Discovering a high-end designer bag is a thrift score even the most adverse to thrifting would celebrate. For seventeen bucks, this huge vintage Gucci tote seemed almost too good to be true. I gave it my usual once-over in the store, checking for frayed stitching, tears, funky odors and stains. It was clean - and even came with its original control tag. All my years of thrifting had paid off. I had located my thrifting holy grail.
Or so I thought. On the way home, I was nagged by the thought that the bag might be fake. After all, who in their right mind would donate a near-perfect vintage Gucci tote? Had I just wasted seventeen dollars that could have gone to better use? Though I carried it on my arm the very next day, I couldn't shake the feeling that I might have been swindled.
According to the International Chamber of Commerce, counterfeiting makes up five to seven percent of global trade, or $450 to $500 billion. Buying counterfeit merchandise helps keep sweatshops and child labor in third world countries in business. While any name brand is at risk for counterfeiting, the most commonly ripped-off labels include Louis Vuitton, Kate Spade, Christian Dior, Prada, Gucci and Burberry.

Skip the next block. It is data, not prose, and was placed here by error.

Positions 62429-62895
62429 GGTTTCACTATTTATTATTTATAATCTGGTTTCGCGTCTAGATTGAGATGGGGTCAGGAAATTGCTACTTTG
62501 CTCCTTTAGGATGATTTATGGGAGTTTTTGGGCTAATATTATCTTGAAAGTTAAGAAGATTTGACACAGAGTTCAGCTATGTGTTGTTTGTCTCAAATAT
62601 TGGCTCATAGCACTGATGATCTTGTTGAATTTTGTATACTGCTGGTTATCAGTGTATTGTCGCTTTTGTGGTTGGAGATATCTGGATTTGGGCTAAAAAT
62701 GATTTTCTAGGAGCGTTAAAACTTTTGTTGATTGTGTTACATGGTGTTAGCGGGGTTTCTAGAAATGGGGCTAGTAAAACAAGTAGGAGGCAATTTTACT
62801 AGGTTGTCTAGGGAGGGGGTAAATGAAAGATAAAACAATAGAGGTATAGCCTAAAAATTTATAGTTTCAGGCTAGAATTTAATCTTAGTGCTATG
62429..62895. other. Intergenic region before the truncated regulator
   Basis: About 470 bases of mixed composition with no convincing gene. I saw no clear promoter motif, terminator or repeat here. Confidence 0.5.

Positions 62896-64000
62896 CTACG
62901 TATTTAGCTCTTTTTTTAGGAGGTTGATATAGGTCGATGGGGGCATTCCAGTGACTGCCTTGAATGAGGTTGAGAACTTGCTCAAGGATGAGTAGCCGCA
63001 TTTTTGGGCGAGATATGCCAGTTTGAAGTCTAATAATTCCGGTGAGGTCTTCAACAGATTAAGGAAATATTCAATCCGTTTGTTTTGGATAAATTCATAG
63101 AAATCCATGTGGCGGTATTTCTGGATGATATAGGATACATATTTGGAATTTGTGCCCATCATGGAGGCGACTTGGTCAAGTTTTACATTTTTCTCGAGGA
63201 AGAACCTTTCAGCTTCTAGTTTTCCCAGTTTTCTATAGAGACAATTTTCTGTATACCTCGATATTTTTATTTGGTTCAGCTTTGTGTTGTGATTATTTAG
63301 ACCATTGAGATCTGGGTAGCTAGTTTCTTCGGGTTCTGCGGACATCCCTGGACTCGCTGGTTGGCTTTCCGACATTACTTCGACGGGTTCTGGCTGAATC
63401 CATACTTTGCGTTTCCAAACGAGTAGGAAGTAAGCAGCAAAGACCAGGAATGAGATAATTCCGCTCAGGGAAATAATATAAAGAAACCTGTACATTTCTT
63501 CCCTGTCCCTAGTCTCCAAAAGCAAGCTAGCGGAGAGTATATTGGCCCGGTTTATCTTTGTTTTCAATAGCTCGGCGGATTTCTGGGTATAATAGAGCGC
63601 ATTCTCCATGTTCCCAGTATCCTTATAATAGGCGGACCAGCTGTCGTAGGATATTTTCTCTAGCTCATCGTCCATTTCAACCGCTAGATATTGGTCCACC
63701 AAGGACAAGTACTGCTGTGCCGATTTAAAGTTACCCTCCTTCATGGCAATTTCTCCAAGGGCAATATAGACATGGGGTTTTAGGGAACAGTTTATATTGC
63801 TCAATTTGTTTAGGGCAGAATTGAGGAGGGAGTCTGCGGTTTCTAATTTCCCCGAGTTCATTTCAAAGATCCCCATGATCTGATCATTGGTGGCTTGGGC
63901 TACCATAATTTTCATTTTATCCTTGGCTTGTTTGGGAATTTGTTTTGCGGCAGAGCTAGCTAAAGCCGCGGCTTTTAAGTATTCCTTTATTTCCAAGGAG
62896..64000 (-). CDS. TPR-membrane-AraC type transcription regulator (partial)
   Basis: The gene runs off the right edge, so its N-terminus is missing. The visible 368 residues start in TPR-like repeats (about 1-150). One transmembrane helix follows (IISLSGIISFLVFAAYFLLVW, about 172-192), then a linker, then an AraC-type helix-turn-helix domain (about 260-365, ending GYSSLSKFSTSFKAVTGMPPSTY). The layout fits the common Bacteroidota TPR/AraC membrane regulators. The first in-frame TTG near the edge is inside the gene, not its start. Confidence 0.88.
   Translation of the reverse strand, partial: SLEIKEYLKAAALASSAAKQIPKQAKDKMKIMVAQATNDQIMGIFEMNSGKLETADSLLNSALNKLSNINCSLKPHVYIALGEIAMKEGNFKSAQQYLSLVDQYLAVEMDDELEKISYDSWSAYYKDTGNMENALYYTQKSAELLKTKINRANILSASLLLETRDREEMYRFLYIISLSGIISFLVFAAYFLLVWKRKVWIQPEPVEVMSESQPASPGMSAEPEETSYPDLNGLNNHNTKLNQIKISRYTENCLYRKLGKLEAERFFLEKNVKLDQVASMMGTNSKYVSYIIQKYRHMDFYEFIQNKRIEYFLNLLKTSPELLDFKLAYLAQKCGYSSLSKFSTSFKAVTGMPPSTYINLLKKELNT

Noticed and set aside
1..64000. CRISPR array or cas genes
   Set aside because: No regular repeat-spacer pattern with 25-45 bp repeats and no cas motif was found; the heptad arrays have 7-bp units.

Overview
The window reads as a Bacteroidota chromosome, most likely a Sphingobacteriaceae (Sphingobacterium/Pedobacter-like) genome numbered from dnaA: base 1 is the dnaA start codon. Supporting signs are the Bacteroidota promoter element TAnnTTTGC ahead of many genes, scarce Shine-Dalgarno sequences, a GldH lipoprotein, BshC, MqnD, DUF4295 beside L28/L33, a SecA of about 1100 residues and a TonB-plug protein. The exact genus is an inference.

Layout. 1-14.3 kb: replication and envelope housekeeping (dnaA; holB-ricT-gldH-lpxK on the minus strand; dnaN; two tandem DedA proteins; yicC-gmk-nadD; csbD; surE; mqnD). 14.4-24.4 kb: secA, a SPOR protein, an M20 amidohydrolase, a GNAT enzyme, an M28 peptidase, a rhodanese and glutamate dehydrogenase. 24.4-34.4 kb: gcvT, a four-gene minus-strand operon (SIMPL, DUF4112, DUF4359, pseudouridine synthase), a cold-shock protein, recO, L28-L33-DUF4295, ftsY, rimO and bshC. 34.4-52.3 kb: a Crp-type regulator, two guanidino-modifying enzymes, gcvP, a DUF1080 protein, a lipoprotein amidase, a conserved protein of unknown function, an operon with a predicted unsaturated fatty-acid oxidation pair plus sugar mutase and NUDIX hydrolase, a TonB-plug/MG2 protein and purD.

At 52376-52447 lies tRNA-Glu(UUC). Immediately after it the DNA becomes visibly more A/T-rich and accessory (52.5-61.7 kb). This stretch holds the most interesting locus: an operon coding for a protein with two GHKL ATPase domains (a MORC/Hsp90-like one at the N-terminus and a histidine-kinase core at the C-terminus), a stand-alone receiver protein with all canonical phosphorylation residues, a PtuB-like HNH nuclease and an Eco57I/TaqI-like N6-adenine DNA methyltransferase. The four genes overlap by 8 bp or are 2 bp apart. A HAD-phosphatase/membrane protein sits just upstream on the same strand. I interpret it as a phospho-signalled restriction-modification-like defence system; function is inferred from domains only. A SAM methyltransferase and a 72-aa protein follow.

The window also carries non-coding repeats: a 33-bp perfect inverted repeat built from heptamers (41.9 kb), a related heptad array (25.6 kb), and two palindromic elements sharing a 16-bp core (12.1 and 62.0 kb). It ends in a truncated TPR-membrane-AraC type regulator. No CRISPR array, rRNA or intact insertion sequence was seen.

So, how can you tell the difference? Experts say it’s the small details that are often overlooked by manufacturers of designer knockoffs. All you need to do is take the time to pick apart the fakes to reveal their many flaws. Here are some tips for identifying and avoiding counterfeit bags at the thrift store.
Understand the difference between an illegal fake bag, a designer-inspired bag, and the genuine article:
- Illegal fake bags make every attempt to copy a genuine designer bag, right down to the very last logo, tag, and hardware. Fakes copy everything about the designer bag, and pass themselves off as the original brand, with no attempt to distinguish themselves as look-alikes. It's illegal to make fake merchandise, and while buying it is not illegal in most countries, doing so supports illegal activity.
- A legal knock-off/imitation is "designer-inspired" but is not a direct copy. Such a bag does not claim to be the original designer's bag and does not attempt to use the trademarked symbols, logos, or features, and as such can legally imitate the style and colors of a bag while avoiding breaching copyright. Without close inspection, it can be easy to mistake a legal knock-off for the real thing.
- A genuine designer bag is made by the original well-known designer and the bag's logo, hardware, attachments, etc., are all congruent with the original design - down to the exact positioning and number of such features. Tags, signatures, or marks stating the designer's name form an integral part of the bag's overall design and authenticity.
Know the signs of a fake knock-off bag:
There are numerous signs that can point to a bag's lack of authenticity: